TARPON SPRINGS — The winners of Tuesday's city election were decided well before the polls closed Tuesday night.
About two-thirds of the votes were by mail ballots cast before election day.
Voter turnout was about 19 percent. According to unofficial results from the Pinellas County Supervisor of Elections Office, 3,126 of Tarpon's 16,352 registered voters weighed in on who would fill the two City Commission seats.
In the Seat 1 race, Townsend Tarapani defeated Crissy Cladakis in his first attempt at elective office. He garnered 76 percent of the ballots cast.
Incumbent Commissioner Susan Slattery defeated Jeffrey Antous and Tim Keffalas to retain Seat 2 for a second term. Slattery, 47, received 58 percent of the votes.
Residents had requested 5,709 mail-in ballots for the city election. According to elections officials, 2,112 were cast.
"It's unfortunate," Slattery said of the amount of mail balloting. "It kind of takes the excitement out of election day."
Tarpon Springs wasn't the only city where most voting was by mail. The same was true Tuesday for every city election in Pinellas.
Both Slattery and Tarapani said the move to early mail voting has changed how candidates run their campaigns. The requested ballots were shipped to residents Feb. 1, about five weeks before Tuesday's election. Both Slattery and Tarapani sent a campaign flier to those potential mail voters at the same time.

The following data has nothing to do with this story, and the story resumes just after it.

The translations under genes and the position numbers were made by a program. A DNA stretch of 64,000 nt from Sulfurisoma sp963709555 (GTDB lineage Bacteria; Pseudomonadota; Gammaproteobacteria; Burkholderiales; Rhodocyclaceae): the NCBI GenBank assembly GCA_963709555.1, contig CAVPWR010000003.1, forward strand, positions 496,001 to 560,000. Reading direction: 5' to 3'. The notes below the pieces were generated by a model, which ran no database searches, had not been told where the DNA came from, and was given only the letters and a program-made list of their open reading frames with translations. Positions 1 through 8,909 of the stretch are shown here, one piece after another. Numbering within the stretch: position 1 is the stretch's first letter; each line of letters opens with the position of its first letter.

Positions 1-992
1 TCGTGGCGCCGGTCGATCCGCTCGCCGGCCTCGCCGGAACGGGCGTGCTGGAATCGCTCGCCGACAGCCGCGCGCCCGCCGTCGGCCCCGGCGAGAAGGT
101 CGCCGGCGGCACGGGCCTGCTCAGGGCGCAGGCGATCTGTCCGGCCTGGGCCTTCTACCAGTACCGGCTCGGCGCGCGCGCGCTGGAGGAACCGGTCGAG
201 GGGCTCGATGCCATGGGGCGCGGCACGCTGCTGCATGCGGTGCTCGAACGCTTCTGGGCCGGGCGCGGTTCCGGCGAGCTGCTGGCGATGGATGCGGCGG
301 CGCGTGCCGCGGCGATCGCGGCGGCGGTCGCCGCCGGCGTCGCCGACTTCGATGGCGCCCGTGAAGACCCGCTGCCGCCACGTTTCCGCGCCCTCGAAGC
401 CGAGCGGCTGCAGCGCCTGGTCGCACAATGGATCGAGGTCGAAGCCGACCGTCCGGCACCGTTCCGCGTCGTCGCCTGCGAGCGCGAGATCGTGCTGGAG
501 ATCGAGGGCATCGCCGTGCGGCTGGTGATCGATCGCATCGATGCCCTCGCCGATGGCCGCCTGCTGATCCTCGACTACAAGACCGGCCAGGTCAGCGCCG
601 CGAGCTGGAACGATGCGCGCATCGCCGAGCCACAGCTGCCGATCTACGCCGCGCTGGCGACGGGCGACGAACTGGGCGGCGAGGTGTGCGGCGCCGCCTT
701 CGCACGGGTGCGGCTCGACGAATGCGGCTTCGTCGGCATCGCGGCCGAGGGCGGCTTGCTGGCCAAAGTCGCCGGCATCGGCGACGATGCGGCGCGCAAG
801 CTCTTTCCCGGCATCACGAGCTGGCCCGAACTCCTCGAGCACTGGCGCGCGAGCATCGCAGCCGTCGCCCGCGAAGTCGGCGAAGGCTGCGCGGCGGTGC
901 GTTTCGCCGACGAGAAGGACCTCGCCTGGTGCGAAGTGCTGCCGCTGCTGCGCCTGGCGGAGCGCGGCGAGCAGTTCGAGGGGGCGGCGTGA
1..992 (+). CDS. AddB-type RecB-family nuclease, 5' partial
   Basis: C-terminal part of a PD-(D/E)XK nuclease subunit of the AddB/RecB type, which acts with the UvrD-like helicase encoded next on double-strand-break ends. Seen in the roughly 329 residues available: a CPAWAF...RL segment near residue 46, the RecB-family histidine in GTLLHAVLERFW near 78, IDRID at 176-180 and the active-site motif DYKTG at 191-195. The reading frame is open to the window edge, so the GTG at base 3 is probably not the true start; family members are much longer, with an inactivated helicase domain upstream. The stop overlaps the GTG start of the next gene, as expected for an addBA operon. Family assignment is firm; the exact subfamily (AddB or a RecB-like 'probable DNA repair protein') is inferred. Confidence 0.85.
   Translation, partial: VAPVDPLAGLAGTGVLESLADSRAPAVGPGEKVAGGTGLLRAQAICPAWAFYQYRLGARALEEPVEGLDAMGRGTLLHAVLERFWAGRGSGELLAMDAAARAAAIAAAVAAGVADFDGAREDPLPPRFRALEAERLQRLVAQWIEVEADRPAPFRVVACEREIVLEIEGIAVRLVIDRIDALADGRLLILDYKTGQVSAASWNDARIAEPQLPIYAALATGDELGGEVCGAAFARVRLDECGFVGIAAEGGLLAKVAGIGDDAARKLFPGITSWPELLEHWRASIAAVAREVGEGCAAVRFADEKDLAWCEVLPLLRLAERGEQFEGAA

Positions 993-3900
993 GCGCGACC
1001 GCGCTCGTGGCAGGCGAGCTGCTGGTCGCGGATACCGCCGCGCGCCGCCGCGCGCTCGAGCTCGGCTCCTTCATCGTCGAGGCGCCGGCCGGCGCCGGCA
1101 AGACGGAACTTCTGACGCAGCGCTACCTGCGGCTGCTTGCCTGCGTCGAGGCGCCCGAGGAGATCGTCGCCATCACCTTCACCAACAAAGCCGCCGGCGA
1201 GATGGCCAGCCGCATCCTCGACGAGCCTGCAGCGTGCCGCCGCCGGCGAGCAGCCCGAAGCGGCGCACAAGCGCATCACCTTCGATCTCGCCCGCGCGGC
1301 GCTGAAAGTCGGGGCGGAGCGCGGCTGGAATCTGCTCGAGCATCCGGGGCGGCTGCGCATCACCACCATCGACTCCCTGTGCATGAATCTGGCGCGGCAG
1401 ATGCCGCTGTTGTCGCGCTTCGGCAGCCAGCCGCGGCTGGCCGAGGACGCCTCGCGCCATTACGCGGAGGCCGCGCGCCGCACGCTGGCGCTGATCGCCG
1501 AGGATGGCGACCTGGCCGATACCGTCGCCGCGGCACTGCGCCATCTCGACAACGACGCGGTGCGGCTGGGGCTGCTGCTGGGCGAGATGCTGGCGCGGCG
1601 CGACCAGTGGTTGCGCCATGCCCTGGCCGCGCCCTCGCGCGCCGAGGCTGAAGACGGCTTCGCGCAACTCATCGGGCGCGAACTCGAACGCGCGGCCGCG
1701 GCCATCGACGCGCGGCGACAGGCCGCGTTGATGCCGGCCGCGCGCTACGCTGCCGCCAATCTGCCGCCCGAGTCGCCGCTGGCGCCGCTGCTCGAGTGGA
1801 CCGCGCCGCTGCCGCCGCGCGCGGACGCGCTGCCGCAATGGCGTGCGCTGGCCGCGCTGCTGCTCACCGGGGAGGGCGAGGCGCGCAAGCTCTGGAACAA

"In this day and age, the trend has turned to where people appreciate the convenience of voting by mail," Tarapani, 25, said. "You have to recognize that, pull (voter) data before the ballots are mailed, and do your best to educate and reach as many voters as you can."
Slattery said the campaign fundraising starts sooner, too.
"I had to raise money a lot earlier and had to get a mailer out a lot earlier," Slattery said. "We still went door to door, but this is the new way and it will change how people run their elections."
During the campaign, Tarapani kept a close eye on how many mail ballots were being cast, using the supervisor of elections website. Voters didn't waste any time returning the ballots.
"I want to say the first week or so, 700 people mailed their ballots back in," Tarapani said.
Contact Demorris A. Lee at firstname.lastname@example.org or 727-445-4174